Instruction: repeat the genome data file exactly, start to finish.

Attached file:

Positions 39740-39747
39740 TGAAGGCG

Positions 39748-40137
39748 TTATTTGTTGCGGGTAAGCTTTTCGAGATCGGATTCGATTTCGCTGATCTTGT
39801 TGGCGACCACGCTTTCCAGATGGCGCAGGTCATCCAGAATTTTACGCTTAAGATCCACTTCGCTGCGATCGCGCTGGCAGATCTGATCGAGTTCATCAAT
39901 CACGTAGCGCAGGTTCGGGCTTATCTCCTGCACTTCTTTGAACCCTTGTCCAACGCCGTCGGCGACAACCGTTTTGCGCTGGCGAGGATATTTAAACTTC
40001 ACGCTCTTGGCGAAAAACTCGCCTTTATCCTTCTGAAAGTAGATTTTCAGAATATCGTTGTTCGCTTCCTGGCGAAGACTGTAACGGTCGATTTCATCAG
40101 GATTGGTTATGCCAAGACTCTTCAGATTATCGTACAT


Positions 39740-39747
39740 TGAAGGCG

Positions 39748-40137
39748 TTATTTGTTGCGGGTAAGCTTTTCGAGATCGGATTCGATTTCGCTGATCTTGT
39801 TGGCGACCACGCTTTCCAGATGGCGCAGGTCATCCAGAATTTTACGCTTAAGATCCACTTCGCTGCGATCGCGCTGGCAGATCTGATCGAGTTCATCAAT
39901 CACGTAGCGCAGGTTCGGGCTTATCTCCTGCACTTCTTTGAACCCTTGTCCAACGCCGTCGGCGACAACCGTTTTGCGCTGGCGAGGATATTTAAACTTC
40001 ACGCTCTTGGCGAAAAACTCGCCTTTATCCTTCTGAAAGTAGATTTTCAGAATATCGTTGTTCGCTTCCTGGCGAAGACTGTAACGGTCGATTTCATCAG
40101 GATTGGTTATGCCAAGACTCTTCAGATTATCGTACAT